Modbus Primer

"Modbus is a serial communications protocol originally published by Modicon (now Schneider Electric) in 1979 for use with its programmable logic controllers (PLCs). Modbus has become a de facto standard communication protocol and is now a commonly available means of connecting industrial electronic devices." – Wikipedia article on Modbus (https://en.wikipedia.org/wiki/Modbus).

Messages

All Modbus communications are achieved by sending messages (packets).

Modbus RTU, ASCII, and TCP

Modbus RTU, Modbus ASCII, and Modbus TCP are three most common types of Modbus communication protocols. All three are supported by Tibbo Modbus Gateways.

Modbus RTU and Modbus ASCII use serial (RS232 or RS485) communications. Modbus RTU messages comprise binary data blocks separated (framed) by idle periods. Modbus ASCII transmissions rely on the leading colon (":") and trailing newline (CR/LF) for message framing. Tibbo Modbus Gateways come equipped with up to four serial ports. Available port types include RS232, RS485, and universal RS232/422/485 ports.

Modbus TCP devices use TCP/IP protocol for Modbus message transmission. Just like with Modbus RTU, Modbus TCP messages are binary blocks separated (framed) by idle periods. All Tibbo Modbus Gateways feature an Ethernet port for TCP communications with Modbus TCP devices. Our Gateways may optionally be equipped with Wi-Fi ports as well.

Masters and Slaves

A Modbus device can be either a Master or a Slave. Modbus Masters initiate all communications with Slaves and do not communicate with other Masters. Modbus Slaves are completely passive and communicate only by sending responses to requests from Masters. Master requests contain commands for Slaves to process.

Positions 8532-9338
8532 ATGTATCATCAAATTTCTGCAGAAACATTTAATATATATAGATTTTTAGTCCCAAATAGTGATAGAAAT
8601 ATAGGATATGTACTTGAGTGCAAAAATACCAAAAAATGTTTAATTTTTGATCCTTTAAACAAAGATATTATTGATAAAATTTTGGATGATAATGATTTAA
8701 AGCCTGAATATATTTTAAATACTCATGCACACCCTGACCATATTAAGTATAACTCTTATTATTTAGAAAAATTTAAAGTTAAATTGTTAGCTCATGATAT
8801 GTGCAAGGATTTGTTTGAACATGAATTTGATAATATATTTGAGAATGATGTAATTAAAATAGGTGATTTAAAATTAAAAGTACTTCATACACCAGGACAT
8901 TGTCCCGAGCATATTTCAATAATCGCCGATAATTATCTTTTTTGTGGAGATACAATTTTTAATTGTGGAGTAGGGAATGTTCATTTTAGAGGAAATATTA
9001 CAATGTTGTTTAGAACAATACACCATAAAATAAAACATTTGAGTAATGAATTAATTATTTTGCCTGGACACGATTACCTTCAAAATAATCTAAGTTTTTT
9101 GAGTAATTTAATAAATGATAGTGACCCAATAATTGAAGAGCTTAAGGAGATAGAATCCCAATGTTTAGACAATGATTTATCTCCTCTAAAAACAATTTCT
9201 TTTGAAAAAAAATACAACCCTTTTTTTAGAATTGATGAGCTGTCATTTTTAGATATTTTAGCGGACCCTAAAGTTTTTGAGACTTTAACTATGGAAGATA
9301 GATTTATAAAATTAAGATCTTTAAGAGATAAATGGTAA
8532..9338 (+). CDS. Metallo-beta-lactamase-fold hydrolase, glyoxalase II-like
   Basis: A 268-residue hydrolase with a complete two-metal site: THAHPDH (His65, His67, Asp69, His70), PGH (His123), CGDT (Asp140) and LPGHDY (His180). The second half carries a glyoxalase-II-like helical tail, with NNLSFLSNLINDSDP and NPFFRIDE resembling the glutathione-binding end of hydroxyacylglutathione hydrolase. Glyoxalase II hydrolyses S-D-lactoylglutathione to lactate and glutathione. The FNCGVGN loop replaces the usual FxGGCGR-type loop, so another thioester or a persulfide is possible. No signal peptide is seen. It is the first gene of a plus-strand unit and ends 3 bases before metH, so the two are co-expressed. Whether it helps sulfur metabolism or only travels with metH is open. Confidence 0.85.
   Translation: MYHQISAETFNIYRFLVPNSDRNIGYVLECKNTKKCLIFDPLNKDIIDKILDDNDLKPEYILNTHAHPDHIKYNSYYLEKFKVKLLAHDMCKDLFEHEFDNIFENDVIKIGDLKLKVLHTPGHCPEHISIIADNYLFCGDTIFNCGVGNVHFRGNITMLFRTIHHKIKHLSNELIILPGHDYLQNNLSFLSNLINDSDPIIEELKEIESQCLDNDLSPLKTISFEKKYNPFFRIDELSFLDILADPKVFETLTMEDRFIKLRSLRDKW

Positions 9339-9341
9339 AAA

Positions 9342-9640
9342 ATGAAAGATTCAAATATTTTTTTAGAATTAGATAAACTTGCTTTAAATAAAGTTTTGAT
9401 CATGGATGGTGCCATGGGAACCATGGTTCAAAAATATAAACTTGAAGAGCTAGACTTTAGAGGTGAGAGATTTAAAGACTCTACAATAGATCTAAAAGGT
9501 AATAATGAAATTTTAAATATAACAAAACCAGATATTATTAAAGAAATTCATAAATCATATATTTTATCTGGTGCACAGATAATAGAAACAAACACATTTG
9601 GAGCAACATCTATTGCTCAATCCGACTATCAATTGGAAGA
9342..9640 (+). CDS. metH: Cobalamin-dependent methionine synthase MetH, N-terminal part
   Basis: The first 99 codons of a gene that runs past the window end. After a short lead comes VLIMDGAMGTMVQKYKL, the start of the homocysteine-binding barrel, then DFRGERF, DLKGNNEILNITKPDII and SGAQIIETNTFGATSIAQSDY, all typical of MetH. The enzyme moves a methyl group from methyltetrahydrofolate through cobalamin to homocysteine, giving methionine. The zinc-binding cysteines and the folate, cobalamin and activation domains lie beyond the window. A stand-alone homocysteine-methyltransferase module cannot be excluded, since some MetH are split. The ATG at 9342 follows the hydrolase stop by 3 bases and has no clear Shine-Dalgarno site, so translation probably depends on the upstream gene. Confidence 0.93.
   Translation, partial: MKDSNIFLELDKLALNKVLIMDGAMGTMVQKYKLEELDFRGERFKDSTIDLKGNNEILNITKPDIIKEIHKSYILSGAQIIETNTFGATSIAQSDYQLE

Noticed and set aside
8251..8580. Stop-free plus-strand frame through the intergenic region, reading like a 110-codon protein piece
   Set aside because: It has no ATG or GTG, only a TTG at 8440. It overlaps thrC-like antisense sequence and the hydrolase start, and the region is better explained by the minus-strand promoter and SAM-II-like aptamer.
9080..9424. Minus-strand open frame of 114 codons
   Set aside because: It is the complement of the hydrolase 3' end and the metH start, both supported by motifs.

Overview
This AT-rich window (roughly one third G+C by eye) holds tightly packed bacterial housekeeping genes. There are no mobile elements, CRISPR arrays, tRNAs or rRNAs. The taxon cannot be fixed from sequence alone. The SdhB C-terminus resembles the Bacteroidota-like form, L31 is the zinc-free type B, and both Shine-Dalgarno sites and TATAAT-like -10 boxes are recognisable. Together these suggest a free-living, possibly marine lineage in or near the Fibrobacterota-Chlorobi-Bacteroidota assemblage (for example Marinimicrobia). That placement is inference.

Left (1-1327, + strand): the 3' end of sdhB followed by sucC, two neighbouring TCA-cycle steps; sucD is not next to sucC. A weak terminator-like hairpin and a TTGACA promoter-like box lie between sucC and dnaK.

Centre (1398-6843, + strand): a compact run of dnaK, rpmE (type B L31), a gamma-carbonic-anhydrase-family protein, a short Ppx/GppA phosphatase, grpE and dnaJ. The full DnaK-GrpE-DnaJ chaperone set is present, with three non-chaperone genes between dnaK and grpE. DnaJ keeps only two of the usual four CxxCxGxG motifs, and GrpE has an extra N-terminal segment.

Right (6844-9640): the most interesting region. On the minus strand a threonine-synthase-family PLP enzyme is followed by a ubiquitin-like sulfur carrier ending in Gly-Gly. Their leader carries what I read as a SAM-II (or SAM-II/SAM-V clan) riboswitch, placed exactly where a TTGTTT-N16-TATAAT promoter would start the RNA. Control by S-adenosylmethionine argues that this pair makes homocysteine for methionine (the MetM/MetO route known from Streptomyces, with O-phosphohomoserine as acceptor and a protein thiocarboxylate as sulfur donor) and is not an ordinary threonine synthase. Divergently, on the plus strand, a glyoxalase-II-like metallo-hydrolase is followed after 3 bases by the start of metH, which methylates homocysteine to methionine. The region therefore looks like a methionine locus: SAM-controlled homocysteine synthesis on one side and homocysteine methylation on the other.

Each time a Master sends a request to a specific Slave, it must wait for a reply. All Slaves are expected to reply within a certain time period. A Master is not supposed to send the next request until the previously addressed Slave replies or the waiting period ends. A Slave may send either a "normal" reply or an "exception" reply. A "normal" reply is sent when the command from the Master is successfully received. An "exception" reply is sent when the command received from the Master is not supported or some error has occurred.

Masters can also send so-called broadcast requests to all Slaves. Broadcast requests are processed by all Slaves they reach. Slaves never reply to broadcast requests.

Slave IDs

Each Modbus Slave in a Modbus system is assigned a unique ID. Allowed ID numbers are from 1 to 247. ID number 0 is used for broadcasting the same request to all available Slaves. ID numbers 248 through 255 are reserved and should not be used. Whenever a Master sends a request, this request includes the ID of the intended recipient (or 0 if the Master is sending a broadcast message). Modbus Masters do not have IDs.

Bridging Together Modbus RTU, Modbus ASCII, and Modbus TCP Devices

Tibbo Modbus Gateways allow Modbus RTU, Modbus ASCII, and Modbus TCP devices to talk to each other.

Achieving this goal requires our Modbus Gateways to seamlessly route Modbus messages between these three types of Modbus devices. Tibbo Modbus Gateways provide several routing methods and configuration parameters (settings) defining the handling of Modbus messages as they pass through the Gateways.